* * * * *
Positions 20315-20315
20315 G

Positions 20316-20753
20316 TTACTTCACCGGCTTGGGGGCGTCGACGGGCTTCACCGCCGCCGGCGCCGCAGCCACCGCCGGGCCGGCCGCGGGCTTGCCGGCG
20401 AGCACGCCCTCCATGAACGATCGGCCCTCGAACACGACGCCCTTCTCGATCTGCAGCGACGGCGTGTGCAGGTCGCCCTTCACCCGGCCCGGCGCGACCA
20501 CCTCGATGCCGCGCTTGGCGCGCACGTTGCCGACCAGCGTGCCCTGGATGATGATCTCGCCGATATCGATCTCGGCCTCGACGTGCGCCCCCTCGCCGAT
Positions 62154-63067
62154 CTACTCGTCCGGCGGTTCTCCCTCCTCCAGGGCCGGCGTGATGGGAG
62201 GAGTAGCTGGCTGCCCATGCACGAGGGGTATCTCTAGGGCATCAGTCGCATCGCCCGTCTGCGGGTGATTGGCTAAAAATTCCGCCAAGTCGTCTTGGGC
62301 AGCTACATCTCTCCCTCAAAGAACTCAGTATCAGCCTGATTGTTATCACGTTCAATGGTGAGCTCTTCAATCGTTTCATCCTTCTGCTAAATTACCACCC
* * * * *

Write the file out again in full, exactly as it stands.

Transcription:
Positions 20315-20315
20315 G

Positions 20316-20753
20316 TTACTTCACCGGCTTGGGGGCGTCGACGGGCTTCACCGCCGCCGGCGCCGCAGCCACCGCCGGGCCGGCCGCGGGCTTGCCGGCG
20401 AGCACGCCCTCCATGAACGATCGGCCCTCGAACACGACGCCCTTCTCGATCTGCAGCGACGGCGTGTGCAGGTCGCCCTTCACCCGGCCCGGCGCGACCA
20501 CCTCGATGCCGCGCTTGGCGCGCACGTTGCCGACCAGCGTGCCCTGGATGATGATCTCGCCGATATCGATCTCGGCCTCGACGTGCGCCCCCTCGCCGAT
Positions 62154-63067
62154 CTACTCGTCCGGCGGTTCTCCCTCCTCCAGGGCCGGCGTGATGGGAG
62201 GAGTAGCTGGCTGCCCATGCACGAGGGGTATCTCTAGGGCATCAGTCGCATCGCCCGTCTGCGGGTGATTGGCTAAAAATTCCGCCAAGTCGTCTTGGGC
62301 AGCTACATCTCTCCCTCAAAGAACTCAGTATCAGCCTGATTGTTATCACGTTCAATGGTGAGCTCTTCAATCGTTTCATCCTTCTGCTAAATTACCACCC